The City of the Future

CityoftheFuture_KindleFinalHey, will you look at this. SciFutures, an award-winning science fiction prototyping company–go look at their site, they explain it more easily than I could– have released their first anthology of sci-fi stories, The City of the Future. Even better, It features a tale by none other than yours truly! “L.A. Loves You” is my contribution to this terrific little collection of near-future speculative shorts. Once again, I’ll let SciFutures themselves set the scene:

Change is coming and it’s going to affect humans right where we live. By 2050, city living is going to look very different from what we know today. Across the globe, cities are going green and getting smarter. Artificial intelligence is playing a bigger role in our lives every day and the nomad generation is redefining what ‘home’ is.

This was a fun project and I’m proud to be a part of it. Check it out and let me know what you think. And be sure to check the Unreliable Narrators site within the next few days for an interview with the editor, Trina Marie Phillips, about the anthology and also her role with the company.

It’s out now on just about every device and in every conceivable format, as evinced below:

 

We are Unreliable

Hey, it’s been over two months since I checked in! How the hell did that happen? It’s not like nothing has happened since then. Paradise ICON was a success, as always, getting to hang out with writer pals as well as class acts like Joe and Gay Haldeman and Ann Leckie. Then there was NaNoWriMo, during which I knocked out a decent amount of words on my next book but will likely throw out 90% of them. And there’s also been the usual submit-and-query game that goes with writing fiction.

Then there’s the not trivial work of bootstrapping a new podcast and website with several writer friends. We’re up and running as the Unreliable Narrators! The first few episodes are available, and we are only gathering steam. It’s been a lot of fun, and it allows me to combine several favorite pastimes. Just need to make sure it doesn’t pull me too far away from finishing the next manuscript.

Happy holidays!

Random Access

Just finished one last edit on my latest novel and my writing self feels a bit scattered.So, in the interest of keeping dust from settling on this site again… Here, have a few random thoughts. No relevance intended by order.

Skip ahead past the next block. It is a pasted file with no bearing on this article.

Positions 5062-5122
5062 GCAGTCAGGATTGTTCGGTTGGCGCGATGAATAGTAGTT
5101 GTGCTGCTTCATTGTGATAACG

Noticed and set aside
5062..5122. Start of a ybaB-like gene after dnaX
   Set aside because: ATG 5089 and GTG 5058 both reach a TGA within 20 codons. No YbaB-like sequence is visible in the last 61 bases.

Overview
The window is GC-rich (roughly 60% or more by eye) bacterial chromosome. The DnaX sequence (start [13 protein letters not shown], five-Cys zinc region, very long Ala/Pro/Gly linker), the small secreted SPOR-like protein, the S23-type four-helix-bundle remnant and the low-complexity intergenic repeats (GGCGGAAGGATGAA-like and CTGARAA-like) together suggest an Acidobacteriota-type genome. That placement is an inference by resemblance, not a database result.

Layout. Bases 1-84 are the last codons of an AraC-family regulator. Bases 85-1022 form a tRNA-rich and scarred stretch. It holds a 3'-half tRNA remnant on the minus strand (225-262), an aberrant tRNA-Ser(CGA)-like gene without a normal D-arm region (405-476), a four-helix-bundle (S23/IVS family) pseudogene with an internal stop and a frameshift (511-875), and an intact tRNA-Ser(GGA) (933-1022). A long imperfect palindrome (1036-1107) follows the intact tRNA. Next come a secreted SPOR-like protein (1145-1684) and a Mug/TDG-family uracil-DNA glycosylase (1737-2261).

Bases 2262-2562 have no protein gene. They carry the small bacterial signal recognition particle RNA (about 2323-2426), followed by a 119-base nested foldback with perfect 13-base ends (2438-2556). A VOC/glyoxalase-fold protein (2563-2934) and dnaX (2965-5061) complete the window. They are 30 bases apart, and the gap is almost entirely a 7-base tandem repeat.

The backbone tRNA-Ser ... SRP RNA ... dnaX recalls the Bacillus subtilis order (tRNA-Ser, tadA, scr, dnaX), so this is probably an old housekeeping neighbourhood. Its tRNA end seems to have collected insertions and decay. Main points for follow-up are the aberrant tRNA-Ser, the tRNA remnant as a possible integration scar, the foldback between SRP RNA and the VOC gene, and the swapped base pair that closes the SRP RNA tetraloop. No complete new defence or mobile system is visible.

–  I tried something a bit different with my editing process this time and I believe it reaped some pretty sweet rewards. I want to prepare a post on that, but am still tossing around post mortem thoughts in my head.  Hopefully I can get that posted before leaving for Philly later this week.

– Just saw X-Men: Days of Future Past. Not bad, not bad at all. It’s slightly marred by the persistent trend– in Hollywood as well as at Marvel– of centering Every. Single. X-Men story around Wolverine. Hey, I get that he’s popular. But you know what? This wasn’t his story, and his agency ended about 20-30 minutes into the film. Bitching aside, it was pretty enjoyable. The story was interesting and somewhat thoughtful, possessed less wonk than the standard superhero flick. At least Fox seemed interested in more than just keeping the characters from reverting to Marvel. Unlike with some *other* franchise I could mention. But don’t need to. Ahem.

– The Nebula Awards were handed out last week. All major writing awards went to women for the first time in eight years. Given the back-and-forth rancor over all the recent SFWA kerfuffles, this was a welcome outcome that helps restore some faith in an org that often struggles to earn the “professional” adjective. I haven’t read everything on the roster, but I do know that Ann Leckie, Nalo Hopkinson and Alette deBodard kicked some literary posterior last year.

– Just received my PIN for the Hugo Awards site, with final ballots approaching. At least I’ll get to read some books and cast some votes despite the fact that I am likely bailing on London for Taos this summer. Looking forward to it.

That’s all for now. Killswitch on.

Series in Parallel

‘Tis that time of year, when everyone and his/her grandmother trots out ordered lists, codifying the content of the previous year.   I’ll fulfill my quota not with a Top 10/20/40/100 list, but by identifying a major trend for me this year in books: discovery of series.  It’s always fun as a reader to discover a new series either wrapped up or already well underway, and devour it whole. It’s the Netflix model! Here are four book series I discovered this past year that, to varying degrees, kept me coming back until I emptied the queue.

The First Law, Joe Abercrombie – Forget the inevitable “grimdark” label. These books are a surprising amount of fun, especially for a broad cast of unlikeable blokes and harlots. Or maybe I’m just twisted that way. Sand Dan Glokta may not be much fun at parties, but he gets the girl! Even as he sucks on his empty gums. Nary a tree-dwelling elf nor mine-dwelling dwarf in sight.

The Expanse, James S.A. Corey – Space opera done right. Franck and Abraham give us more bang for the credits with high stakes and interpersonal drama.  Here’s hoping the TV show lands on cable, because a *bleep*ed Avasarala would seriously bum me out. Looking forward to a return to the Rocinante with Cibola Burn.